> Regards,
> Steven
>> 3. (ou=* )
>>    - there is whitespace after the ASTERISK before the RPAREN
>>    - interpreted as a substring filter
>>    - the space is interpreted as the [final]
>>    - matches all values of ou ending with a space, %x20
>> 4. (ou= * )
>>    - there is whitespace before the ASTERISK and after the ASTERISK
>>    - interpreted as a substring filter
>>    - the first and last spaces are interpreted as the [initial] and 
>> [final] values respectively
>>    - matches all values of ou starting and ending with a space, %x20
>> 5. there's another class where two or more ASTERISKS sandwich 
>> whitespace: (ou=* *)
>>    - although other forms would be a bit nonsensical this one may be 
>> valid and would match      all entires with ou values starting or 
>> ending with a space, %x20
>> Are these correct interpretations according to the ABNF and is the 
>> matching behavior correct?
>> Now I'd like to open for discussion whether or not these 
>> interpretations are intuitively correct.  As an end user issuing 
>> search filters to a directory I've come to expect the directory to be 
>> extra forgiving when it comes to things like whitespace.  Users have 
>> gotten this feeling regarding whitespace forgiveness from the way 
>> distinguished names are normalized by the directory.  It's intuitive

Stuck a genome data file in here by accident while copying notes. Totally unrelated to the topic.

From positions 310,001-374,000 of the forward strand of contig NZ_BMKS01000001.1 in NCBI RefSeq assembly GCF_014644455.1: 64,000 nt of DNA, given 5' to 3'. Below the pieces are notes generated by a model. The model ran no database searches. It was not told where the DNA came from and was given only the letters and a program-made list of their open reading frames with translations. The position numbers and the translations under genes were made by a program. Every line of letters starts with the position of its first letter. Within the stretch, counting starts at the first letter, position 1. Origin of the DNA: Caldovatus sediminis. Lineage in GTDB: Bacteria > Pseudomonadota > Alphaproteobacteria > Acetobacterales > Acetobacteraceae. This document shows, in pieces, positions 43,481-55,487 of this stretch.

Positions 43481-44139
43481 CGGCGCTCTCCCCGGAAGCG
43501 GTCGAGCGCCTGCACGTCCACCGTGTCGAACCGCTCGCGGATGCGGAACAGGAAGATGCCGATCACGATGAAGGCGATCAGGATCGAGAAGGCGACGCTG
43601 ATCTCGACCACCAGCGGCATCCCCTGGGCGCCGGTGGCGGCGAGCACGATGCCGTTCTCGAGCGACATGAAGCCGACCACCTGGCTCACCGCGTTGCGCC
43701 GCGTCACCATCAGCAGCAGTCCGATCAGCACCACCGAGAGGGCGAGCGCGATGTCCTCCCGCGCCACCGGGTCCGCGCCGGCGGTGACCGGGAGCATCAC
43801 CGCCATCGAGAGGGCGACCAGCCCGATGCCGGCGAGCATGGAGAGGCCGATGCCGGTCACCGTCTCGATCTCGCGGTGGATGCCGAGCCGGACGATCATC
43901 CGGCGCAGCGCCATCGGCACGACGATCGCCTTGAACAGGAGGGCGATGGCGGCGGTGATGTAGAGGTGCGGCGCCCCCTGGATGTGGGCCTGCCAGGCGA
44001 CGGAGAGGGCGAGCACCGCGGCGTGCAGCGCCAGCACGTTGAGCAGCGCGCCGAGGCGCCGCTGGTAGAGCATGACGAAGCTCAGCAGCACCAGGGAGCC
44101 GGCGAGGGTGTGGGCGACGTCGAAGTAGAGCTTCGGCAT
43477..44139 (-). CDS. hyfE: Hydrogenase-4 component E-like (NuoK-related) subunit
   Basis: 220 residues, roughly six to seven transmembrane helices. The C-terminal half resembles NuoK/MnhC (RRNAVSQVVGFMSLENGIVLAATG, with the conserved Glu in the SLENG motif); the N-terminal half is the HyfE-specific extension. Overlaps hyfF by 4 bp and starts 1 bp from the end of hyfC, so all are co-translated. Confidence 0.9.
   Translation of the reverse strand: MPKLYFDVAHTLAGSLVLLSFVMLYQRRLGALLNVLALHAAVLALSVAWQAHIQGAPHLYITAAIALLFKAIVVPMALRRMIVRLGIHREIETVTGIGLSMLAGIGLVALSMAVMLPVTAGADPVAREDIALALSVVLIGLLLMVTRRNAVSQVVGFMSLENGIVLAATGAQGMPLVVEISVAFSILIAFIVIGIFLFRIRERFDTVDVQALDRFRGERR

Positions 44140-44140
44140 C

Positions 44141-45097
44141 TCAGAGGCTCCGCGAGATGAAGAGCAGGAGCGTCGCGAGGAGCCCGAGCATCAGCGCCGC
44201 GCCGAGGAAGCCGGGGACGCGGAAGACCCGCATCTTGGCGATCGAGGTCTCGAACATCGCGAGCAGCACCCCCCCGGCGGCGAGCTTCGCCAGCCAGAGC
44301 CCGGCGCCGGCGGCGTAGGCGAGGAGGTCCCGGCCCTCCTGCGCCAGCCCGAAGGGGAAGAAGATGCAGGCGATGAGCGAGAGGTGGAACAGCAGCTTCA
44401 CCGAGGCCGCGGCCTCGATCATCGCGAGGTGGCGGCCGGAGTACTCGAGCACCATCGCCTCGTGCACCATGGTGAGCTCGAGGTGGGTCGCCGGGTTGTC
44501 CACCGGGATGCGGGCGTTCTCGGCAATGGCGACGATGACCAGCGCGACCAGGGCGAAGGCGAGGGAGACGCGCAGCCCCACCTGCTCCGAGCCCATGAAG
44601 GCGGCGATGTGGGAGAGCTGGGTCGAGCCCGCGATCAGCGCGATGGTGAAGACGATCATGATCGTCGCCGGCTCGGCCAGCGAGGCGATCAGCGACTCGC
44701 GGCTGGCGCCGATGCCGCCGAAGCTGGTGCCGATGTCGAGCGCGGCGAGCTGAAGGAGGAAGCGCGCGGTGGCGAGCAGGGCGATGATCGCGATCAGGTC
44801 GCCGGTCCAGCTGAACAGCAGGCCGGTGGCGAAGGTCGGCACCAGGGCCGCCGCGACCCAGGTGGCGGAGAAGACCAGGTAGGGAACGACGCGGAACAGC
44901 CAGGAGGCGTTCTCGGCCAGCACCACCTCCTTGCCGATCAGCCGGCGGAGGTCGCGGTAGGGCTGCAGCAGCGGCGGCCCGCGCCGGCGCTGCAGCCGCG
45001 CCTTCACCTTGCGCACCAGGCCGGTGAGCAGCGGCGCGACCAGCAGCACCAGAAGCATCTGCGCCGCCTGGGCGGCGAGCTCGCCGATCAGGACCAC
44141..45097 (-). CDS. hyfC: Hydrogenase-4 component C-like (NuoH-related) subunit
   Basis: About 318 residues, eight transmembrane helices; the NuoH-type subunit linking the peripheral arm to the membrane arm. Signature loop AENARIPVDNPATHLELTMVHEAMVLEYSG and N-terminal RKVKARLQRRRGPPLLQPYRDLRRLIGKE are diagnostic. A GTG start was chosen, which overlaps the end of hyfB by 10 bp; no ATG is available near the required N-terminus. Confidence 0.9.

>> for the user to presume some of this forgiving nature extends to 
>> filters which can match on attributes with the DN syntax.  So looking 
>> at the examples above I can see how a user may think that all these 
>> filters are in fact equal to one another.  The user is not thinking, 
>> "=* is a distinct atomic operator token to a parser and is 
>> inseparable where a space makes it no longer a presence ffilter."  
>> The user thinks well I'm matching for anything.    What if they just 
>> like to put spaces around parentheses in their filter expressions?  
>> This space forgiving nature is "turned on" for matching normal 
>> equality expressions on attributes like ou and is especially 
>> forgiving if distinguishedNameMatch is in effect for respective 
>> attributes.
>> So would you agree that there is some mismatch between the hard ABNF 
>> interpretation and the mental interpolation of users writing 
>> filters?  IMO I think all whitespace should be escaped if 
>> significant.  Otherwise whitespace should be trimmed from the edges 
>> of attributevalues.  Also whitespace within the interior of the value 
>> should be reduced to a single space to preserve tokenization order 
>> while matching.  With regard to substring items the 'any' pieces 
>> between two ASTERISKS  that are purely composed of whitespace should 
>> be discarded and the ASTERISKS consolidated into one.
>> This makes life tougher on those that really want to match based on 
>> whitespace.  However they can just escape out the whitespace in their 
>> filters like so:
>> 1. (ou=*)
>> 2. (ou=\20*)
>> 3. (ou=*\20)
>> 4. (ou=\20*\20)
>> 5. (ou=*\20*)
>> Comments? Thoughts?
>> Thanks,
>> Alex
>>  [Filters]     Smith, M. (editor), LDAPbis WG, "LDAP: String
>>                Representation of Search Filters",
>>                draft-ietf-ldapbis-filter-xx.txt, a work in progress.
>>  [Models]      Zeilenga, K. (editor), "LDAP: Directory Information 
>> Models",
>>                draft-ietf-ldapbis-models-xx.txt, a work in progress.